On her right hand, the vassal ring of the Most Ancient and Noble House of Slytherin faded into sight, and on her left, the ring of House Granger followed it. Harry’s silver lightning-bolt ring rested on her pinky, hidden to all but his most trusted. That meant her. She felt warmth run through her at the thought and almost skipped back to the stairs, which led to the trunk’s lid. She unlocked the lid, poked her head out, and stared.
This wasn’t where she’d left the trunk. Her eyebrows furrowed. She could see over the top of the Express. The floor seemed quite a way away.
Chortles wafted up from below. She looked down. Two red-headed boys, a bit older than her and indistinguishable from each other, gazed up at her. They looked to be waiting for a reaction.
“You know its very rude to interfere with a lady when she’s changing.”
This apparently wasn’t the reaction they’d been expecting. They looked at each other, eyebrows raised, before turning back to her. “Our sincere apologies, my lady,” the one on the left said. They gave synchronised, over-exaggerated bows.
“If we’d realised you were changing, we would, of course, have offered to help.”
Her eyes widened. No. Bad Hermione. Slytherin mask, Slytherin mask… “Well, can you at least help me down then?”
“Certainly, my lady.” They waved their wands together and chanted, “Wingardium Leviosa.”
Her heart skipped a beat as her world jerked and she found herself slowly descending to the ground. The trunk landed with a soft clonk of wood on stone. She carefully finished her journey, stepping out of the trunk, and closing it behind her with an audible clunk.
The red-haired twins stared at her.
They looked at each other again. Then back at her. “You’re… so are you a first year or not? We don’t remember ever seeing you before.”
“Why would I not be a first year?”
The one on the right pointed at the crest on her chest. “You’re already sorted.” It sounded almost like an accusation.
“Ah, no. You see where the helmet would normally be? There are two crossed wands instead. That means I am a vassal of the Most Ancient and Noble House of Slytherin.”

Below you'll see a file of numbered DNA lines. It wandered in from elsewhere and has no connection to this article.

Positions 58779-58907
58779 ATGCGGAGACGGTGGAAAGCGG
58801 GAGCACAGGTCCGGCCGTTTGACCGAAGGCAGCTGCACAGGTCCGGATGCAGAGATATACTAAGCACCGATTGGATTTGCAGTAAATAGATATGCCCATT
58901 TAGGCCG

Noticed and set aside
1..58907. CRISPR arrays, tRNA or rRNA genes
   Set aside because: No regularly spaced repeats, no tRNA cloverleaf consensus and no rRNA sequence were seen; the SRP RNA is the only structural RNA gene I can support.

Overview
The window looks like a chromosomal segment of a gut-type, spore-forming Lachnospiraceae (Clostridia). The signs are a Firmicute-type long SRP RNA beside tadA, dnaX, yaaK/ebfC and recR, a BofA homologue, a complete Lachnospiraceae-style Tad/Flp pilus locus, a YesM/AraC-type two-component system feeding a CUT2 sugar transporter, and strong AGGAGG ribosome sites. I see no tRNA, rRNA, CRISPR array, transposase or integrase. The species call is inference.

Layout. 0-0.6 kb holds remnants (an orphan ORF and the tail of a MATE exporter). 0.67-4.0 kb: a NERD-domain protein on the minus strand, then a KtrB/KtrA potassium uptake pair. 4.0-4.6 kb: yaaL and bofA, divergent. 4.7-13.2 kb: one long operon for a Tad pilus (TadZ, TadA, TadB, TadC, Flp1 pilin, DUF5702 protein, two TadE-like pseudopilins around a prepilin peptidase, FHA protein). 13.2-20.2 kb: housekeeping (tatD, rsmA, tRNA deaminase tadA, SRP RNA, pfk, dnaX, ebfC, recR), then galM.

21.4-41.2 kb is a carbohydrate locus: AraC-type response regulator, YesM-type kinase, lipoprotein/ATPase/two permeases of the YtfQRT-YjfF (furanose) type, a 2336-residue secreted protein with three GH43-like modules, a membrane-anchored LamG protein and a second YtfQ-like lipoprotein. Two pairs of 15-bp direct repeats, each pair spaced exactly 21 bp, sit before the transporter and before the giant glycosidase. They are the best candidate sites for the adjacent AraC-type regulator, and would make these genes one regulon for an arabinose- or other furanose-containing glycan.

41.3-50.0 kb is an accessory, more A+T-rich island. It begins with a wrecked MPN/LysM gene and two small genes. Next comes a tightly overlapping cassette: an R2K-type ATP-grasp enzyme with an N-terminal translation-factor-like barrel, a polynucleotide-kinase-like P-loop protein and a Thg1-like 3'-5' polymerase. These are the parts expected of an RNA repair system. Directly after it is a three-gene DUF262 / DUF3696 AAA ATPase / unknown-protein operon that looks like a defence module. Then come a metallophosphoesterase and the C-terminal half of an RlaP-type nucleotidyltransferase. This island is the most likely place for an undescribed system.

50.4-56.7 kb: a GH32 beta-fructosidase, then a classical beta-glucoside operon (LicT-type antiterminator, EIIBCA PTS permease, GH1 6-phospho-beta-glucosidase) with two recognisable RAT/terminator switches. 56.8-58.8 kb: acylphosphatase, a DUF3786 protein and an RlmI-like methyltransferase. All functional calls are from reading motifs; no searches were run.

The two looked like she’d just announced the sky was green and the grass was blue. “A vassal? Do they still exist?”
“Yes. I’m one of them.”
“Well, we certainly wouldn’t want to get on the wrong side of a servant of the forces of evil, now would we, Fred?”
“Certainly not, oh brother of mine.”
She wasn’t sure what to say to this so she said nothing.
“I’m sure she’ll want to be on her way.”
“Mmhmmm… to pillage and terrorise, no doubt.”
“Yes, to hunt down the innocent and steal all their chocolate frogs.”
“To find all the ikle muggleborns and jinx all their electrics.”
They looked back at her.
Slytherin mask. Slytherin mask… “I would have you know that I am a muggleborn.”
Now the twins looked like they’d checked the sky and grass and found she’d been right. They blinked. Finally one whispered. “The Dark Muggleborn.”
She scoffed. “I’m not Dark. I’m Gray.”
They frowned. “The Gray Muggleborn doesn’t have quite the same punch, does it, George?”
“No, it doesn’t, Fred.”
She hefted her trunk and started to drag it, slowly, towards the carriage. “Shouldn’t we be moving? The train must be leaving soon.”
As one, they swept by her, grabbed opposite sides of the trunk, and heaved it up. “After you, my lady.”
— DPaSW: TFoP —
In the middle of the train, Daphne Greengrass lowered herself into the centre-most compartment seat, and straightened her robes.
Freekey leapt off her shoulder and onto the table.
She fished in her pocket, produced a large nut and held it to the inquisitive monkey, who grabbed and nibbled at it, turning it constantly in her tiny hands.
She produced a small hand mirror and checked her hair. She adjusted her robes again. She produced a small slip of parchment from a pocket. It held a list of some thirty-odd names. She read over the list, turned over the parchment, and went over each of the names in her head, recalling the basic facts about each person, and counting off when she’d finished. She folded the paper back up, and slipped it back into the pocket. Then, just in case she’d missed something, she checked her hair again.